Thank you to all that joined us at the Frank Juarez Gallery. This exhibition was special to me on many levels both personal and professional. The Frank Juarez Gallery sign was finally installed (thanks Ted) and the exterior got a final coat of orange. The use of social media made this show become a reality and the use of Skype gave us the opportunity to interact with the gallery’s first international artist, Lauri Hopkins from the UK. I had the honor to work with an artist that has made a difference in my studio practice, Anna Kunz.
Here is a video highlighting an artist talk along with reception photos by Artdose photographer, Dale Van Minsel.
To see more reception photos [link].
This exhibition currently is featuring the works by Michael Davidson, Robert Otto Epstein, Lauri Hopkins, Anna Kunz, Rob de Oude, and Julie Torres. It ends July 26, 2014.
We will be open on July 19 from 10am – 1pm and July 26 from 10am-4pm.
Juan Juarez (NY)
August 2 – September 6, 2014
Reception: August 16 with a Skype artist talk at 6pm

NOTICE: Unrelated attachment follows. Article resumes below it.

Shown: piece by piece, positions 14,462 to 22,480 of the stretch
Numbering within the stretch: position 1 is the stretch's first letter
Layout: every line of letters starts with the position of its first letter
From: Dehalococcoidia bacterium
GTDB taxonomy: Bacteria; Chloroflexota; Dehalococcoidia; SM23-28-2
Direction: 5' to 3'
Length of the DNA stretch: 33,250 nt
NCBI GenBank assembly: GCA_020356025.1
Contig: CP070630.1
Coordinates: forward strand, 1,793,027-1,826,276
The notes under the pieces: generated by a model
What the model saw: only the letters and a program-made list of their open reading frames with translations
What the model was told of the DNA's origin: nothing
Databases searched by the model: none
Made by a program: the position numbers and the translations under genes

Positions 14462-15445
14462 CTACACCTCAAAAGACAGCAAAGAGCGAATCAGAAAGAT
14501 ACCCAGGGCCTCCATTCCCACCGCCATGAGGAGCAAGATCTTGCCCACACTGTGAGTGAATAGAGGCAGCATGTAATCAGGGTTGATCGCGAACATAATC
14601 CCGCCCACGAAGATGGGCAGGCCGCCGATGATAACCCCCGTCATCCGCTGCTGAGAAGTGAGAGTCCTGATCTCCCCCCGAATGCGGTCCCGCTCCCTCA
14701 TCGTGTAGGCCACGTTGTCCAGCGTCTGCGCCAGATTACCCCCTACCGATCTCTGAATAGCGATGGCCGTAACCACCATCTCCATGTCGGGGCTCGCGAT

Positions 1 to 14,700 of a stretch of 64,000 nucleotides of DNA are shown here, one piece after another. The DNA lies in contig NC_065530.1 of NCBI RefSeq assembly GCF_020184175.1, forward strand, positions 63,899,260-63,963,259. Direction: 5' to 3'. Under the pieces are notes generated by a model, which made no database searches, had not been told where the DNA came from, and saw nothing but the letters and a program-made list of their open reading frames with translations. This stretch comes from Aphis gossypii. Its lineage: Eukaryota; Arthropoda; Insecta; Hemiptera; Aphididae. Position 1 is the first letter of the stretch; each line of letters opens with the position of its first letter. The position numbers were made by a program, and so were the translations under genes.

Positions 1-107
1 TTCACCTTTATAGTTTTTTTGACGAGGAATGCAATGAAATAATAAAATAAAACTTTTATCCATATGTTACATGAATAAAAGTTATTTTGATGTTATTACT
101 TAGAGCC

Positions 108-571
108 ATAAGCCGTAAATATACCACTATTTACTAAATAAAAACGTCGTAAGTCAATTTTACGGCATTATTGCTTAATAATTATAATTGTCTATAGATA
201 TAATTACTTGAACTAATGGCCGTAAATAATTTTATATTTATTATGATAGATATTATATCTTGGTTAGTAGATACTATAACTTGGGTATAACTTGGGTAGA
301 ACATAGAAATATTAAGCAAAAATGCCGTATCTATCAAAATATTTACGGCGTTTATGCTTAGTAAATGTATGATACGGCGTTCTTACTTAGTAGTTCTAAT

“Unfamiliar” is a project motivated by personal memory and object morphology, but also the cultural associations of singular objects. Stereotypical masculine associations represented by these objects initiate an analytical dialogue between image and viewer governed by the presentation. All of the objects included in the series reveal a tangible history of use, and these visible signs of wear become a way to communicate my relationship with the objects as masculine signifiers. This relationship is at times broken or even non-existent. Most of the masculine ideals represented like warrior, nature boy, tech geek, and protector are broken socially, politically, and culturally. Despite this they are continually recycled through popular culture and accepted social norms. There exists a comfort level associated with normative gender roles and media culture tends to promote these values through various communication platforms. My intention with creating this archive of objects is to present them as postmortem specimens. They represent masculine ideals I am unfamiliar with–some of them never attained and others I am uncomfortable with. Nevertheless, I think of them as totems with powerful and suggestive ideals, which prevail culturally as status quo.